Sluggish Economy, Unemployment a Drag on Mortgage Performance

The performance of first-lien mortgages serviced by large national banks and federal savings associations declined slightly during the second quarter of 2011, according to a report by the Office of the Comptroller of the Currency (OCC). The report said much of the decline was caused by an increase in early-stage delinquencies, which it tied to seasonal effects as well as the sluggish economy and elevated unemployment.


The quarterly OCC Mortgage Metrics Report said 88% of the 32.7 million loans in the portfolio were current and performing at the end of the second quarter, slightly worse than the 88.6% at the end of the first quarter, but better than the 87.3% rate of a year earlier. The report covers about 63% of all first-lien mortgages in the United States, worth $5.7 trillion in outstanding balances. 


The report said an increase in early-stage delinquencies caused much of the performance decline. Mortgages 30-to-59 days delinquent increased to 3% of the servicing portfolio, up from 2.6% in the previous quarter. The share of mortgages that were more than 60 days delinquent and delinquent mortgages to bankrupt borrowers increased slightly to 4.9% of the portfolio from 4.8% in the first quarter of 2011, after decreasing during each of the previous five quarters.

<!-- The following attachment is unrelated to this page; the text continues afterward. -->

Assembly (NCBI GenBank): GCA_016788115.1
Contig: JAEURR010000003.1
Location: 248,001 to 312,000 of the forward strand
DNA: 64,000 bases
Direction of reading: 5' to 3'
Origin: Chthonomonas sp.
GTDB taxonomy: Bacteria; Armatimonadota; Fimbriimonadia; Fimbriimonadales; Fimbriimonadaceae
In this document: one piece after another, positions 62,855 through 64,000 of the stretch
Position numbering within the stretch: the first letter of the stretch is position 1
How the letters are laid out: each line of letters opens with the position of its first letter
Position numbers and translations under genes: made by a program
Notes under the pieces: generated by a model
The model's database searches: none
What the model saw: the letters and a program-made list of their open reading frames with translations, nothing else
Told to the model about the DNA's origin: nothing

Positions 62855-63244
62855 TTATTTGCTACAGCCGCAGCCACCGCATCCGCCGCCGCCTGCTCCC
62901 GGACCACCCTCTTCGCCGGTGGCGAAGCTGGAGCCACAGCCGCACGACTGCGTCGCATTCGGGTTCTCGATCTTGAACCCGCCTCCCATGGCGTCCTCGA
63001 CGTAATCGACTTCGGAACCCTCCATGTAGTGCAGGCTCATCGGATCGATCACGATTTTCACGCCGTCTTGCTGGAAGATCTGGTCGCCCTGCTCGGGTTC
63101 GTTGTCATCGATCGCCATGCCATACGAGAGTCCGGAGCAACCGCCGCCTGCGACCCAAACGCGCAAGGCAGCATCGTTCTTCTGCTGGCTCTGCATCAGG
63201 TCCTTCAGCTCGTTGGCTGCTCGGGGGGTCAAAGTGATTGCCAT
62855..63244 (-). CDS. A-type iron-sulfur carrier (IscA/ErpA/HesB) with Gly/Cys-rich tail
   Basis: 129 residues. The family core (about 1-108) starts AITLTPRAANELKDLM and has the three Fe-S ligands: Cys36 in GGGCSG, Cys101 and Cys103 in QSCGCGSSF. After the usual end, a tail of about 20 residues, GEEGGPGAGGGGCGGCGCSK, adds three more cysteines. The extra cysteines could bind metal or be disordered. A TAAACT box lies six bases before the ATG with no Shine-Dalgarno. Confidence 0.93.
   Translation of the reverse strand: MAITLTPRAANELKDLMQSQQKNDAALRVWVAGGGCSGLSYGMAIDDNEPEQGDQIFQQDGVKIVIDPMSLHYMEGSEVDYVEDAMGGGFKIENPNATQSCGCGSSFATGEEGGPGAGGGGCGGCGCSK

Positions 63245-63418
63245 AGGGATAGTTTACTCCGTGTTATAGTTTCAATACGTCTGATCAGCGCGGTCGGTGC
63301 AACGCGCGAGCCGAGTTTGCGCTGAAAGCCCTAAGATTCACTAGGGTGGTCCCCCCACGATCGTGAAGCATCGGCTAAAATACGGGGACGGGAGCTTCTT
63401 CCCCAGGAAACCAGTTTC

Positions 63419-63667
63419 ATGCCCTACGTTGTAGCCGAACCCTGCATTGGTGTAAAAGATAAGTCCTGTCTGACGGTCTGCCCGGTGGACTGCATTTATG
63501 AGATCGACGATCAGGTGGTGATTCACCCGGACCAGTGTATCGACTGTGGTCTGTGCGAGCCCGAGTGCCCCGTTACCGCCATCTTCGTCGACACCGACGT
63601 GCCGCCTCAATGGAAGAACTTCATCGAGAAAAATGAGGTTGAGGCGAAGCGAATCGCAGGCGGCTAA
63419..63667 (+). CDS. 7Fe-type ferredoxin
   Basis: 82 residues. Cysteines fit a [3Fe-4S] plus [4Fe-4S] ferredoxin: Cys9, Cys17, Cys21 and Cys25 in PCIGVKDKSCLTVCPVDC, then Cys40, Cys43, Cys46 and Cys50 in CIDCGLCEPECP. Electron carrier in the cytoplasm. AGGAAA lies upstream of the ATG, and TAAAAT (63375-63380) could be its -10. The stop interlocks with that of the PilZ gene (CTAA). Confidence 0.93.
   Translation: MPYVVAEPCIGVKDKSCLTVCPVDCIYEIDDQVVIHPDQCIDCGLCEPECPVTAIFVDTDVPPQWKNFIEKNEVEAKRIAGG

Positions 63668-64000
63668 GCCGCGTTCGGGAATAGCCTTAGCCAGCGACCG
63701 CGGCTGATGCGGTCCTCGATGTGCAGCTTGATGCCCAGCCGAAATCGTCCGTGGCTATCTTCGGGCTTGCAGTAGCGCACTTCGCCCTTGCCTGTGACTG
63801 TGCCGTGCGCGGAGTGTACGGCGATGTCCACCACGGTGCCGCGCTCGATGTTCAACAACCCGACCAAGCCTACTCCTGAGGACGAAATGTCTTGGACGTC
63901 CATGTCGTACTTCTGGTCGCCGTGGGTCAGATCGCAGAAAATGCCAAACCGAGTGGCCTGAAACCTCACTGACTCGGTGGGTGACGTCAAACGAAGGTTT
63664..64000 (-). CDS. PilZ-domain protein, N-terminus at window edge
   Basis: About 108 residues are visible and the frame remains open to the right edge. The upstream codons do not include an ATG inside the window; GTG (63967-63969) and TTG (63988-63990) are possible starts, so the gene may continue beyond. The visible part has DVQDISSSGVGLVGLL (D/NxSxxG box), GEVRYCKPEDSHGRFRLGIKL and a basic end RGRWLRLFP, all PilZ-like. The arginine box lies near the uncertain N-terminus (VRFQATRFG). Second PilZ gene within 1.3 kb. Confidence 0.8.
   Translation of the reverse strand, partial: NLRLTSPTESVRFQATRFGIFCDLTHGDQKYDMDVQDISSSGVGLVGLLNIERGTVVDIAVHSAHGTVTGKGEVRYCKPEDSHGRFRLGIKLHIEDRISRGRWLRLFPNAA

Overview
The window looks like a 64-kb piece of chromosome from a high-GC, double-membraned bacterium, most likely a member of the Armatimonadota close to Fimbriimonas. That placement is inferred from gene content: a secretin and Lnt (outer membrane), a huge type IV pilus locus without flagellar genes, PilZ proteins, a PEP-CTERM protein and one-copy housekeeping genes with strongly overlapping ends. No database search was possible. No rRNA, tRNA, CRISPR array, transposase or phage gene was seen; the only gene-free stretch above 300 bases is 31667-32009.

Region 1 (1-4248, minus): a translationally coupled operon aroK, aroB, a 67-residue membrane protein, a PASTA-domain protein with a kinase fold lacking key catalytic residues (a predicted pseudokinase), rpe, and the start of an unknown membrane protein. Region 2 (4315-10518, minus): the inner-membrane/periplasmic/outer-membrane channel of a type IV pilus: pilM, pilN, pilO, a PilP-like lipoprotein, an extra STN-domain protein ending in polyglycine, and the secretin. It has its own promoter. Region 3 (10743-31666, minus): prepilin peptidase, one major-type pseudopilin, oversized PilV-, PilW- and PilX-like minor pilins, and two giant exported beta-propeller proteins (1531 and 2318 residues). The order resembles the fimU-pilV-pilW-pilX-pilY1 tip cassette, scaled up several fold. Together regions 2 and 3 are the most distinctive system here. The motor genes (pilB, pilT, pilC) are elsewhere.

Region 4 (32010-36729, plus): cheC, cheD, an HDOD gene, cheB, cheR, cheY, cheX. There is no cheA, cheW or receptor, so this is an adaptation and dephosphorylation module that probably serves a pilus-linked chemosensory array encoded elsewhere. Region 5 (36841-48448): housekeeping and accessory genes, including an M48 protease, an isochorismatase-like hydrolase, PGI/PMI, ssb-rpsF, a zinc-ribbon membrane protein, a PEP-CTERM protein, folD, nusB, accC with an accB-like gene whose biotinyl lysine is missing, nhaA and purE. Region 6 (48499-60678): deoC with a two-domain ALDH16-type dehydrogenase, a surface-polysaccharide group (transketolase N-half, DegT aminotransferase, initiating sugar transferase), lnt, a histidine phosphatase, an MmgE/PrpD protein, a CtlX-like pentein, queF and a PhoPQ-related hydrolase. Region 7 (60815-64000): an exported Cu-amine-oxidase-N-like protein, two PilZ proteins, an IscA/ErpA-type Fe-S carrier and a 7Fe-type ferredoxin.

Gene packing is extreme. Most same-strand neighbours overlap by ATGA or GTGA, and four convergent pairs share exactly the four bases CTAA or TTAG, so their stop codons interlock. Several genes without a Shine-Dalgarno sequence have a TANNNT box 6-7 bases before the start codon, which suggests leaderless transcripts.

For the third straight quarter, 4% of all mortgages were in the process of foreclosure. Although the number of foreclosures completed during the second quarter decreased by more than 30% from a year earlier and increased only 1.2% from the previous quarter, the OCC said this number may continue to increase in future quarters as a large number of foreclosures work through the process and alternatives to foreclosure are exhausted.


Mortgage servicers implemented 18.1% fewer home-retention actions for delinquent borrowers in the second quarter (456,397 vs. 557,332 in the first quarter). Modifications under the Home Affordable Modification Program (HAMP) increased 31.6% during the quarter, but those modifications only accounted for 15% of all home-retention actions. All other types of home-retention actions (non-HAMP modifications; HAMP and non-HAMP trial-period plans; and payment plans) declined by 23%.



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